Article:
Of all of the communication skills screenwriters need, perhaps the least appreciated skill is the ability to say “No.”
“No” raises your status, protects your time, and makes your “Yes” an even more valuable commodity.
NOTE: Experienced writers should check out #8.
Communication Skills Raise Your Status
The more powerful you are, the more often you say “No.”
- Are you able to schedule as much writing time as you need?
- Do your friends and family respect your writing time?
- Do your reps respect your writing process?
“No” (done properly) sets clear boundaries, makes it easier to find the time you need, and earns you the respect you deserve.
Communication Skills Protect Your Time
You know that your writing time is sacred, but….
- Do you end up doing tasks for other people instead of writing?
- Do your writing sessions get interrupted?
- Do you find yourself going out when you had planned to write?
“No” is a suit of armor that protects your writing time.
It’s how you keep other people’s tasks off your To-Do List and prevent interruptions before they happen.
9 Ways To Say “No”
Most of these communication skills are for when someone is making a request and you feel like you should say “Yes,” but what you really want to say is “No.”
Some of what I’m about to say will be obvious. However, it can be helpful to be reminded of these communication skills, so I’m going to be thorough.
#1: Don’t Be Available At All Times
As my son’s kickboxing instructor says, “The best way to not get hit or kicked is not to be in the situation in the first place.”
Therefore, when you start writing:
-Don’t answer the phone. Let them leave a message. If you’re not there, often the caller will try someone else.
-Don’t respond to off-hours emails. The more you respond to emails during off-hours, the more people will expect a quick response.
-Don’t check your social media. A software program that can help you with this is Self-Control.
#2: Use A Version Of “I’m Busy”
As you know, the standard excuse is that you’re busy with work:
- “I’d like to, I’m just not available.”
- “I can’t, I’m just so under the gun right now.”
- “Unfortunately, I’m swamped. Another time?”
- “I’ve got a major deadline; I just can’t.”
- “I have plans.”
- “My plate is full.”
- “I have an appointment I can’t break.”
- “I have a previous engagement.”
This has become such a standard tactic that in certain situations you may want to put a little more effort into your “No.”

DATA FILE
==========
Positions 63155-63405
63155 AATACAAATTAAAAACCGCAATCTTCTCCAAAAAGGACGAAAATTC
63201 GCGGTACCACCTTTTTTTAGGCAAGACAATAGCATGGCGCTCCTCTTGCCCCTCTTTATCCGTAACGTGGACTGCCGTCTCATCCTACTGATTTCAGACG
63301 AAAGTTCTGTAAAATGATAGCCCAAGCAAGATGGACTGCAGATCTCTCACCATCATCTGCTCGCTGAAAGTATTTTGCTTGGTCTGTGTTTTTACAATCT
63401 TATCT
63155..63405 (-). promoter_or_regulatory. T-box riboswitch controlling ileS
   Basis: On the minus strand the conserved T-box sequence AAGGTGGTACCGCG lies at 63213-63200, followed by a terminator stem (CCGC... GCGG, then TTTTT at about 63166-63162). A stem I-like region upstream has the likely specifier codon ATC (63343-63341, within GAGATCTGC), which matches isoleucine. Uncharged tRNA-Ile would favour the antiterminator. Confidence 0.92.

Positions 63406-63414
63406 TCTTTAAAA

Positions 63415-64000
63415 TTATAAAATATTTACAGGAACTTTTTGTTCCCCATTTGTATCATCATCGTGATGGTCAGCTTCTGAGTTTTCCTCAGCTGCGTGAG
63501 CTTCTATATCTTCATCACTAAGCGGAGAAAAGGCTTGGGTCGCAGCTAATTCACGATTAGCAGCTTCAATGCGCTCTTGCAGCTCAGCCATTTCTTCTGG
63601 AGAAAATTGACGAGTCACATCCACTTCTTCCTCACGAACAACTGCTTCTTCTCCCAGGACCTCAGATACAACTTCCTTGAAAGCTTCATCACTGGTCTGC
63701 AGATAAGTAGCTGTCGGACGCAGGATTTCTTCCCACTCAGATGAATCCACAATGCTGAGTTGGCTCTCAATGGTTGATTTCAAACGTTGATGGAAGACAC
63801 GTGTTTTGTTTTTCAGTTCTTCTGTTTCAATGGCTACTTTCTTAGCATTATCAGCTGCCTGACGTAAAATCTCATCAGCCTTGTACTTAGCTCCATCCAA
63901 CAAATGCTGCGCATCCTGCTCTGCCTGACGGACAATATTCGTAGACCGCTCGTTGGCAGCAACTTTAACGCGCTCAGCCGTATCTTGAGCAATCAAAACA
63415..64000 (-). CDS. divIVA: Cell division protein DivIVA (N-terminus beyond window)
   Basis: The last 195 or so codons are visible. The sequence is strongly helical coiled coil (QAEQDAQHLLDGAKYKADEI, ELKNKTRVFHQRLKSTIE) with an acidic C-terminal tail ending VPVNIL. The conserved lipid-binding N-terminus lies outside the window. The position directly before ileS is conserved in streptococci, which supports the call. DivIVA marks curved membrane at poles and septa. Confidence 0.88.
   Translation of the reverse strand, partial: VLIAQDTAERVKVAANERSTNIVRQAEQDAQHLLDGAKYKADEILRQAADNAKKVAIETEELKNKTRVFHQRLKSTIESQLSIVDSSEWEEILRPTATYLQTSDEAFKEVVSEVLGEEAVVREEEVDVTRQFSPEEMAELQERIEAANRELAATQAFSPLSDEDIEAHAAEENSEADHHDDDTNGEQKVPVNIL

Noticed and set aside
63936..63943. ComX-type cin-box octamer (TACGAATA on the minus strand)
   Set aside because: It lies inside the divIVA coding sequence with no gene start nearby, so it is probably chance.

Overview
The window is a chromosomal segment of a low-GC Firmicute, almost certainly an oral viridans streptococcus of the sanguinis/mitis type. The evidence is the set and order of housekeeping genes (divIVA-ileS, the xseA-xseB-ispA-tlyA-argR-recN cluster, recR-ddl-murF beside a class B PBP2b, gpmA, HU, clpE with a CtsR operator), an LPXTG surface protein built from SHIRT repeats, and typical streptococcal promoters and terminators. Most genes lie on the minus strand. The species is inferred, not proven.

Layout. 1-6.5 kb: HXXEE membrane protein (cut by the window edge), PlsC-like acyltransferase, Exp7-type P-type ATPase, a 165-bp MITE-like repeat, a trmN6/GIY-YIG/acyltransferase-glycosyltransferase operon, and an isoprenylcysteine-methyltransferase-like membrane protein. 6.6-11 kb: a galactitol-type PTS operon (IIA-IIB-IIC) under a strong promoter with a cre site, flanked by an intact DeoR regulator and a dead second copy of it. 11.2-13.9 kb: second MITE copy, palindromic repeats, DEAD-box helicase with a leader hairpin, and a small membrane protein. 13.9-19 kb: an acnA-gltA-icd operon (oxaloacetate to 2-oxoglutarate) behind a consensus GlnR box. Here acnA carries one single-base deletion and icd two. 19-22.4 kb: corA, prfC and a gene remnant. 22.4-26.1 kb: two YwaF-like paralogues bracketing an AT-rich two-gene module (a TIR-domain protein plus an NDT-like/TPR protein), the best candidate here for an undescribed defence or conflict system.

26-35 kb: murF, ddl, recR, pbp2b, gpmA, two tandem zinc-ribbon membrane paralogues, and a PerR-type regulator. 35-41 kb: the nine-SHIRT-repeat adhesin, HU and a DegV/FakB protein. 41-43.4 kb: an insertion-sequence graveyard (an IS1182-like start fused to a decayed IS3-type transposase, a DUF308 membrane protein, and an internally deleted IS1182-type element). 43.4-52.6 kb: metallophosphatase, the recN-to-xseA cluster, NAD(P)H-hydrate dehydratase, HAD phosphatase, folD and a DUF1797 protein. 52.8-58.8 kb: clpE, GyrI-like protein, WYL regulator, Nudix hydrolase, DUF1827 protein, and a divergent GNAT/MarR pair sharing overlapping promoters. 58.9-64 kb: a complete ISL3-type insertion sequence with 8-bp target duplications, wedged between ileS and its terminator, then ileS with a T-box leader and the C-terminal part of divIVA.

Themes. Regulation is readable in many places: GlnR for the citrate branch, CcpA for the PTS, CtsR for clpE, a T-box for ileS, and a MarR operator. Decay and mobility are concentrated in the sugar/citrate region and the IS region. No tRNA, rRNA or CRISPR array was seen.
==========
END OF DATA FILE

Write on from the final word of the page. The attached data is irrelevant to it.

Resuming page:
Two ways to do that are to cite a higher authority or have a policy.
#3: Cite A Higher Authority
The “higher authority” is typically a person you can’t refuse, e.g.:
- “Can’t – it’s date night.”
- “Wish I could, but we’re having dinner with my parents.”
- “I promised (_____) I’d be with them tonight.”
#4: Have A “Policy”
Having a “policy” diminishes the feeling that you are personally rejecting the person making the request.
For whatever reason, it’s harder to argue against a policy.
- “I won’t be able to attend the fundraiser. It’s our policy to have dinner together as a family every Sunday night.”
- “That sounds interesting, but it’s just my policy not to accept new assignments without taking 24 hours to look at my schedule first.”
#5: Just Say “No”
The most powerful version of “No” are the least complicated.
Say “no” politely and leave it at that. Detailed explanations tend to be seen as fictional (even if they’re not).
Keep your explanations to a minimum:
- “No, thanks.”
- “No, I just don’t have time.”
- “No, it’s not my thing.”
- “Unfortunately, I can’t make it.”
#6: Take a Time-Out
If you’re not sure how to say “No,” one of the easiest things you can do is postpone the decision.
Here are a few classic ways to buy time:
- “I’m sorry but this is not a good time to talk about this. Can we set a time to speak this afternoon?”
- “I need to check my calendar and I’ll get back to you tomorrow.”
- “Let me make a phone call to check something out first.”
- And, in case of emergency: “Hang on – I need a minute and I’ll be right back.”
#7: Advanced Technique: Run It By The Boss
Sometimes you need to say “No” to a request you’re getting from a colleague at work, and that can be tricky because of how it relates to office politics.
The trick is to make them get the “Yes” from your boss – not you, e.g.:
- “I have to finish this assignment for (the boss) first. Run it by her and if she wants me to handle it, I’ll be happy to take care of it for you.”
#8: Advanced Technique: Blame The “Fit”
When you have a representative (manager, agent, lawyer) you will often get asked to take on assignments.
While often you’d want to say “Yes” because you want to be working and get paid, sometimes you’re too busy with other assignments or you have a hot spec cooking and that deserves your focus.
Here’s how to say “No” to reps and other VIPs:
- “Great idea, but it’s not sticking with me, so I don’t think I’m right for it.”
- “Exciting concept, but in my heart I know it’s not the right fit for me.”
- “I love it, but my instinct is that I’m not the right person.”
#9: Advanced Technique: Avoid “Upturn Phrasing”
“Upturn phrasing” is where your voice lifts up at the end of the word.
This gives the impression that your “No” can be negotiated into a “Yes.”
Instead, use “downturn phrasing,” where your voice goes down in tone at the end of the word. This communicates, “No” in a much firmer way.
Saying “No” Means Saying “Yes” To Yourself
You know that great feeling when you clean out a closet and donate or throw away a whole bunch of stuff?
Suddenly, it’s so much easier to find the things you need, and there’s space available for what’s new.
The same benefit applies when you learn the communication skills to help you say “No” to the people, activities, and requests that are cluttering up your life.
You have more time for the people and activities to which you want to say, “Yes.”